It's not about whether brands have value. It's about how to manage the value.

Twilight Of The Brands

In early 2014, our profession faced an existential crisis. The end was near, said James Surowiecki, in his New Yorker article, "Twilight Of The Brands." Look at Lululemon, he cried. The cult-like athletic wear brand was reeling from product failure and leadership indelicacies. And he referenced new research that said consumers were "supremely well informed," and did not need to "rely on logos" to determine value.

In The Pink Of Health

Turns out Surowiecki wasn't so well informed after all:

  • More is not better. It is true that the digital age brings with it more information about brands. More than many would care for, really. And therein lies the rub – this tsunami without filter or curation does little to clarify and more to confuse.
  • Brands signify more than information. The idea of brand as a signal of value is valid, although simplistic. More information may bridge quality and trustworthiness gaps, but a brand is much more. It conveys an emotional connection. Information plays no role in sipping a Coke or running in Nike. 
  • Lululemon is doing just fine, thank you. Today, Lululemon's stock price is twice of what it was in mid-2014 in the throes of crisis. In the same time, the S&P 500 has moved up 10%. For brands and CMOs that feel brand pain, it may be time for soul searching: is it your brand that is dying? And why? Brands like Lululemon, Tesla, USAA, and Lego continue to resonate and inspire cult-like fervor.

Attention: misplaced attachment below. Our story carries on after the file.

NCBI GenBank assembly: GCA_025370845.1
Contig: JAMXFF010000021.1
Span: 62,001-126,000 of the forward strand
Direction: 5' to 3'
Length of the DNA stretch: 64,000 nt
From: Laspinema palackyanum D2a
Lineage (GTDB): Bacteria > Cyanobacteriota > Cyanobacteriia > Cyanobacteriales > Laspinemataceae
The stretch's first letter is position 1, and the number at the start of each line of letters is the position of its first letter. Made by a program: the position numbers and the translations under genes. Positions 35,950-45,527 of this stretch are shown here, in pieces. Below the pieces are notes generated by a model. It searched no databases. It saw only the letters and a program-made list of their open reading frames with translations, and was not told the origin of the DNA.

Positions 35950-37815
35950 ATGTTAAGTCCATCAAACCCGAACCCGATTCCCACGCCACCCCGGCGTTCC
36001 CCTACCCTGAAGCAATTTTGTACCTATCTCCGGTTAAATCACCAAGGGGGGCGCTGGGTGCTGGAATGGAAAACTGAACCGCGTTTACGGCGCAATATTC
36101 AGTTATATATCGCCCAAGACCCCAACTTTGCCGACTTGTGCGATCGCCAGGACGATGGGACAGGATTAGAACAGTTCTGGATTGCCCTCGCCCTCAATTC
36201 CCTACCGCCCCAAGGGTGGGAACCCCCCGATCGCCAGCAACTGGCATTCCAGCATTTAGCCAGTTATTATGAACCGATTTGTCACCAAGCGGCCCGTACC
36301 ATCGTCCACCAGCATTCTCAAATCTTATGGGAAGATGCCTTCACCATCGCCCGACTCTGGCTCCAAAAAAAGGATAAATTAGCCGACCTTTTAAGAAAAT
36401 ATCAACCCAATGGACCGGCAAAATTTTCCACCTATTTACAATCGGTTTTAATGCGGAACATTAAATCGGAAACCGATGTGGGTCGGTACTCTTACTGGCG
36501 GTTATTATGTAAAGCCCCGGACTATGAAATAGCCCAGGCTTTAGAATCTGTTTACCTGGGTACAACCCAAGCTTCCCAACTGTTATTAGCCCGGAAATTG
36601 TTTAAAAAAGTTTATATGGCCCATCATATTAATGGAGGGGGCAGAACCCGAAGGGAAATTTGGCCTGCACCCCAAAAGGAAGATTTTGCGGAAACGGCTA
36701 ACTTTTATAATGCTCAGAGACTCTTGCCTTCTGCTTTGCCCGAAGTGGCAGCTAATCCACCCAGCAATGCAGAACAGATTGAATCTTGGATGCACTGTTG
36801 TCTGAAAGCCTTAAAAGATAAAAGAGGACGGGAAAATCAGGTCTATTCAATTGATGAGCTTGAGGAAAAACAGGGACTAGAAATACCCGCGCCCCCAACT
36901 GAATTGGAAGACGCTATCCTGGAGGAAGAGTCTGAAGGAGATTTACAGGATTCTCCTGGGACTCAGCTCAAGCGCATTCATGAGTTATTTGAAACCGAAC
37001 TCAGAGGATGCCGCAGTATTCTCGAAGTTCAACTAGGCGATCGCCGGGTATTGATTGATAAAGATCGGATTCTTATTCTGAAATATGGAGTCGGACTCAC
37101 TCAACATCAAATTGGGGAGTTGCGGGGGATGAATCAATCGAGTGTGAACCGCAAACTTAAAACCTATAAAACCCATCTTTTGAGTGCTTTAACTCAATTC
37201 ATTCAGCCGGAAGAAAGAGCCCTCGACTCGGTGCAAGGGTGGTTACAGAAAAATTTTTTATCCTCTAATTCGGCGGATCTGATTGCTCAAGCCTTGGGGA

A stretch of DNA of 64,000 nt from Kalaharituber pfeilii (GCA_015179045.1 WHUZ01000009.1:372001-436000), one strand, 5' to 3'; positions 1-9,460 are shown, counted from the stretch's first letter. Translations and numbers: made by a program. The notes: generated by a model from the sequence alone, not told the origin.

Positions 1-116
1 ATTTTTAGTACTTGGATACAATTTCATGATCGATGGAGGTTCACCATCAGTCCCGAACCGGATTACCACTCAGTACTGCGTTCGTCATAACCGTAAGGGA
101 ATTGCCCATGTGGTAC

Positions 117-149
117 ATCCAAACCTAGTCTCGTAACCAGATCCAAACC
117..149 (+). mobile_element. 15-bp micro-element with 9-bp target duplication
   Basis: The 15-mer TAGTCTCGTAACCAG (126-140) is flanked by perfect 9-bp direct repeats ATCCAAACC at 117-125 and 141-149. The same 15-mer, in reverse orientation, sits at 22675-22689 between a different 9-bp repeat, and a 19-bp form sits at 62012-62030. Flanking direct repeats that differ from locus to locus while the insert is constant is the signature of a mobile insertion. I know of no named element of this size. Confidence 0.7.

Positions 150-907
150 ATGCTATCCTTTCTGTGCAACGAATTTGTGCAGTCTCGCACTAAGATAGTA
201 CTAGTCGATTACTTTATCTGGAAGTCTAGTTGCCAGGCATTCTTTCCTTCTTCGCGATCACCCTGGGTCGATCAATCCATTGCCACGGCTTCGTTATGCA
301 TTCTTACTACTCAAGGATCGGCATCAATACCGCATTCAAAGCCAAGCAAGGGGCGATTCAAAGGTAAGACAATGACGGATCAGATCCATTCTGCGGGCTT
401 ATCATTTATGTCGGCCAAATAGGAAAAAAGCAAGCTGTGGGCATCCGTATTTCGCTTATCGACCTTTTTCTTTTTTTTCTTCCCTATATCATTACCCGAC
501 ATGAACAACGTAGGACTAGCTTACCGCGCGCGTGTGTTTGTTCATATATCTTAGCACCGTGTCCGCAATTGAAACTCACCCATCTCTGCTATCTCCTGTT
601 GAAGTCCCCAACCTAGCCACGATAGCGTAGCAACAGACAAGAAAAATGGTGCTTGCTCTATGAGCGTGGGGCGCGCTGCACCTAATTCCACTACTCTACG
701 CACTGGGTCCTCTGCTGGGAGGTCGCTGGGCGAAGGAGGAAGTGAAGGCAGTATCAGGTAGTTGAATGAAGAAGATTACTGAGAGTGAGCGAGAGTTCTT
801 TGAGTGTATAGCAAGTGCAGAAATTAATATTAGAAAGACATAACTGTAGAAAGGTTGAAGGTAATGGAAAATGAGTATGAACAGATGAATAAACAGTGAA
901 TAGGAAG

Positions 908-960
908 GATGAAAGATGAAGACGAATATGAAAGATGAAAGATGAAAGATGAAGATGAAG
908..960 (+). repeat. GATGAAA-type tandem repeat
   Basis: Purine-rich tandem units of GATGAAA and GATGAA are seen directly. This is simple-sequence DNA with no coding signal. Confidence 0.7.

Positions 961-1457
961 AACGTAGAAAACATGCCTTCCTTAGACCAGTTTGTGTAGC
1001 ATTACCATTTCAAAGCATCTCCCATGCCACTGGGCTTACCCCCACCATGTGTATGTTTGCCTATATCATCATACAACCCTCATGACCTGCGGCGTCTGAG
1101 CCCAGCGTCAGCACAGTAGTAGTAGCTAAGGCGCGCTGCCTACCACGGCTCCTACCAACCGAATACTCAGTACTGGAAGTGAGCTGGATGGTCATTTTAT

Keeping Brands Alive And Kicking

To build value we first need a robust framework for measurement. In my recent report on brand building, I discuss three different streams:

  • Survey-based brand tracking is most common and best developed. But it is plagued by process and timing issues, and the terrible job that most people do in answering questions about how they feel about things.
  • Social listening provides near real-time feedback and the ability for quick response and corrective action. But a consistent brand measurement methodology without inherent sample bias is still in the works.
  • Neuromarketing is perhaps the most exciting development that provides a real read of what people think without having to ask them. This too is an evolving discipline, but holds much promise in exploring the emotional dynamics of brand building.    

What's Next?

Interested in learning more about how to best measure and power your brands? Forrester clients can download and read my latest report: "Branding Never Sleeps: Relentlessly Measure, Manage, And Improve Your Brand." 

Keep on branding!